Early in her rescue career, Jennifer Hart learned street cats are not always what they seem. The president of Furry Friends, a no-kill shelter in Vancouver, Washington, once trapped a lot of homeless kitties, assuming they were feral. She quickly discovered that many of these cats were not feral at all.
“They were cats that had been left behind or abandoned and were just scared,” she says. “I took in a lot of cats from trapping situations that were obviously, after they had been in my house, not feral cats.”
For many of the 20 to 25 cats in Furry Friends’ care, Hart’s intervention has meant the difference between life and death. In one memorable instance, a pair of kitties named Reggie and Red came from the same trailer park in nearby Portland, Oregon, where they both struggled with numerous health issues. Reggie had such severe dental problems that he wasn’t eating. Exposed to the elements, both cats were too sick to survive the winter.
Fortunately, in Furry Friends’ care, Reggie got the dental care he needed, which sadly meant pulling all of his teeth. Furry Friends is still caring for Reggie. They also laced Red in a foster home, where the cat has gotten the love he deserves.
“From the first minute of meeting Red, he had my heart,” says his foster mom, Marilee. “As a volunteer for Furry Friends, and as a pet sitter, I meet a lot of cats. I care for and love them all, but Red was something special. He was such a wreck! He was pretty old (15), had half a tail, his skin was all scabby, he had bald spots, his coat was rough, he was skinny yet his belly was bloated, and his eye was infected. Yet he was nothing but sweet.”
Red was later diagnosed with an autoimmune disorder and pancreatitis, which is frequently chronic and eventually fatal in cats. Despite his health concerns, Red has settled into his new home, where he maintains a sweet, loving disposition and has even made friends with his foster mom’s other cat, who is frequently standoffish.
“Red’s foster mom is so in love with him,” Hart adds. “It’s just amazing. He brings so much to her life. I did what I had to do — I had to take those cats. And they’re alive today, and they’re leading good lives.”
Nursing Red and Reggie back to health has involved significant financial investment, but at Furry Friends, Hart says, “It’s all about the cats.” This means making sure cats gets the medical care they need, as well as spaying or neutering, microchipping, testing for FIV and leukemia, and vaccinating. The cats are fed premium food and don’t live in cages.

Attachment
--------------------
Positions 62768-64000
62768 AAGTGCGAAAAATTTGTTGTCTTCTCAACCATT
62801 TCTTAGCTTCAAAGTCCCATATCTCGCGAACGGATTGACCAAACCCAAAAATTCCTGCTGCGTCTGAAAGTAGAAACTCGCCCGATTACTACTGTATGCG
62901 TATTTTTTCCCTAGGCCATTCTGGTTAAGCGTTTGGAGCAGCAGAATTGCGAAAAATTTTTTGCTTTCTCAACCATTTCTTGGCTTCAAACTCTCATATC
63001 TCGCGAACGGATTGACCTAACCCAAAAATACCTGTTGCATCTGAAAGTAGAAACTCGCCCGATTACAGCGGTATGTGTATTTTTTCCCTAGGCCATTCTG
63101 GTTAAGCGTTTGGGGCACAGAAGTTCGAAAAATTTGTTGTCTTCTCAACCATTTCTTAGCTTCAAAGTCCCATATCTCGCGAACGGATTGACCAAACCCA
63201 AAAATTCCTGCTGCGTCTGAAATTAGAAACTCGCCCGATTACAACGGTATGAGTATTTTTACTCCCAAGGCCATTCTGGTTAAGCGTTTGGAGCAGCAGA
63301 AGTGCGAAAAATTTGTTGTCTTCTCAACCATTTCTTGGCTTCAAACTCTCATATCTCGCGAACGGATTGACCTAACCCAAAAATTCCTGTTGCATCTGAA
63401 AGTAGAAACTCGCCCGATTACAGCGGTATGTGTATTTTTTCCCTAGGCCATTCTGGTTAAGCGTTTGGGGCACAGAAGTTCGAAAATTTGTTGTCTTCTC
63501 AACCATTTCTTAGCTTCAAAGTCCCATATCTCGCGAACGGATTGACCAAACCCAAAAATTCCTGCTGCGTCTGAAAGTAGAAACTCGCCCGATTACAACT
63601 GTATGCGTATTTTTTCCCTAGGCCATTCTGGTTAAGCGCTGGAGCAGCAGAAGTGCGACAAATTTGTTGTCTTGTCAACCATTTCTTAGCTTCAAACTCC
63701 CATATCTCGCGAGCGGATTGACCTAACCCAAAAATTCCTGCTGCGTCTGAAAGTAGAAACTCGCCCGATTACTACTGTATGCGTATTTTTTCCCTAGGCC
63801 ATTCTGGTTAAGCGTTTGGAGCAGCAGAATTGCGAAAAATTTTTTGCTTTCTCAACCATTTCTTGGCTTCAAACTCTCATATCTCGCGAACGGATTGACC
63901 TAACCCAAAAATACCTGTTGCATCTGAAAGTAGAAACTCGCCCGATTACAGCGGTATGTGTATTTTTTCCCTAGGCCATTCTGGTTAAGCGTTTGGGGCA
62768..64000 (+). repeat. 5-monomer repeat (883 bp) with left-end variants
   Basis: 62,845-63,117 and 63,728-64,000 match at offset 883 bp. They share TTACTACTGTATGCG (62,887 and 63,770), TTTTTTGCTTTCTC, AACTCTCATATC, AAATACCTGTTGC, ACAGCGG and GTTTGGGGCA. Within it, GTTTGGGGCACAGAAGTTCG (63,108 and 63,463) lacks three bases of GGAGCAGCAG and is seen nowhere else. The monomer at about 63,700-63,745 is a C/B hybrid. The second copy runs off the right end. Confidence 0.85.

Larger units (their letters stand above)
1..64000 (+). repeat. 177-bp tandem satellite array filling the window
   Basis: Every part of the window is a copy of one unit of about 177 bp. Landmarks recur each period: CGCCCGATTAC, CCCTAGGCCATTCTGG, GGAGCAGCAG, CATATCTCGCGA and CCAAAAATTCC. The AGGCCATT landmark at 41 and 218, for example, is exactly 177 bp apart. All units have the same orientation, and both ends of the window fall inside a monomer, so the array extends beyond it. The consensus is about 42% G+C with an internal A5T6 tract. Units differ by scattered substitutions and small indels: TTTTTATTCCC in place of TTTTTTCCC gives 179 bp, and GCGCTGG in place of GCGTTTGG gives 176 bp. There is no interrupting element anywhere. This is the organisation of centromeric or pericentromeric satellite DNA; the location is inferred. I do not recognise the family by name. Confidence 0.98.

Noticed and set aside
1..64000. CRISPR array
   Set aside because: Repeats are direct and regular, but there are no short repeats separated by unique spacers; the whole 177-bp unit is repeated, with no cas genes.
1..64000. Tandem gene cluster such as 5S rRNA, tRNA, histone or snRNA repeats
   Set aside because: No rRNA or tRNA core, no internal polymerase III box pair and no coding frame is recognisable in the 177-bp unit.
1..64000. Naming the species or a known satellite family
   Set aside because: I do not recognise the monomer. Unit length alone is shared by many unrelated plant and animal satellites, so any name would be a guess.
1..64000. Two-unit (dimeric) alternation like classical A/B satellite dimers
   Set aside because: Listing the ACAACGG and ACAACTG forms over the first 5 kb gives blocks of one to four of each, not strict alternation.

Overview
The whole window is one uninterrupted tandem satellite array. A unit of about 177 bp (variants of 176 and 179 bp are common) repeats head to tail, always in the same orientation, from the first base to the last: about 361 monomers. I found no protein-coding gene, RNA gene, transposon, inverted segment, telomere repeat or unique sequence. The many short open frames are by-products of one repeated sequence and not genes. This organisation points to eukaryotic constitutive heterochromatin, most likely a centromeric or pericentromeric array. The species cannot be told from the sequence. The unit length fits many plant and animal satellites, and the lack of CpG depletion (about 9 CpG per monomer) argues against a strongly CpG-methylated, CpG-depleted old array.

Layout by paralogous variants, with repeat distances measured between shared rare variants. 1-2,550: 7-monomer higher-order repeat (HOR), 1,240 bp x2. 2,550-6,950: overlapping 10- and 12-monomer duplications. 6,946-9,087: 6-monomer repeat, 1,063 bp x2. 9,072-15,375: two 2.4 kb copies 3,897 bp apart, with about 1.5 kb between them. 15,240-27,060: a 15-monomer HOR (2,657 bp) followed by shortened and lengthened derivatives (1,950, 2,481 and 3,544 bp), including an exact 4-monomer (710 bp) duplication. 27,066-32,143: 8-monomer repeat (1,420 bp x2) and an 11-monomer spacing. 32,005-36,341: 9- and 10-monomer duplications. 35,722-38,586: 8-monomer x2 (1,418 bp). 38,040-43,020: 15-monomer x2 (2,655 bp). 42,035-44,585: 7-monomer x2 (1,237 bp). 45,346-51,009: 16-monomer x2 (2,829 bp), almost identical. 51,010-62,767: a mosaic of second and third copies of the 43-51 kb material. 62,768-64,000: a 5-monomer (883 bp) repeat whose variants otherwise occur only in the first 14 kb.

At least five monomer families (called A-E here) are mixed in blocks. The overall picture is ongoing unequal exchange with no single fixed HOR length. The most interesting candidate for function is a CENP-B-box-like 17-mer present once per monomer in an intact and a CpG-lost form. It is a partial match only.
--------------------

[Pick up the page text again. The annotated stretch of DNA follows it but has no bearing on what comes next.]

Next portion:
All cats have a guaranteed home at Furry Friends until they’re adopted. The all-volunteer staff does its best to match a cat with each adopter’s individual needs. Though the shelter is not open to the public, it holds regular adoption events at a local PetSmart. This is all in keeping with the priorities of Nancy McMartin, Furry Friends founder, who retired six years ago.
“I had no idea what we were getting into with Red and Reggie or how much money we’d have to spend, but everyone here agrees — it’s about the cats,” Hart says. “Once they’re here, they’re ours now. We do everything we can to get them healthy again and find them a home so they can live out their lives.”
It’s stories like Reggie and Red’s that Hart says make cat rescue worthwhile. She points out that it can be exhausting, especially considering that she also works a full-time day job, and serving as president of Furry Friends is essentially another full-time position. Also, sometimes she and the Furry Friends staff cannot save the cats they rescue, and the loss can be devastating.
“We just had a cat — one of the most friendly, amazing, lovable cats who was only about two years old — and everything that could go wrong with a body was going wrong with this cat,” Hart says. “There was nothing we could do. It was heartbreaking. We have those that we can’t save.”
She’s quick to point out, though, that the cats they do save keep her going. She has seen sick cats nursed back to health, older cats get a second chance at a good life, and cats that seemed unadoptable find homes.
“When we have an adoption, and we get pictures, and the cats are in heaven, and the people are madly in love — that’s why we do it,” she says. “That’s the stuff that keeps me going when I’m really, really tired — these little furry creatures getting homes.”
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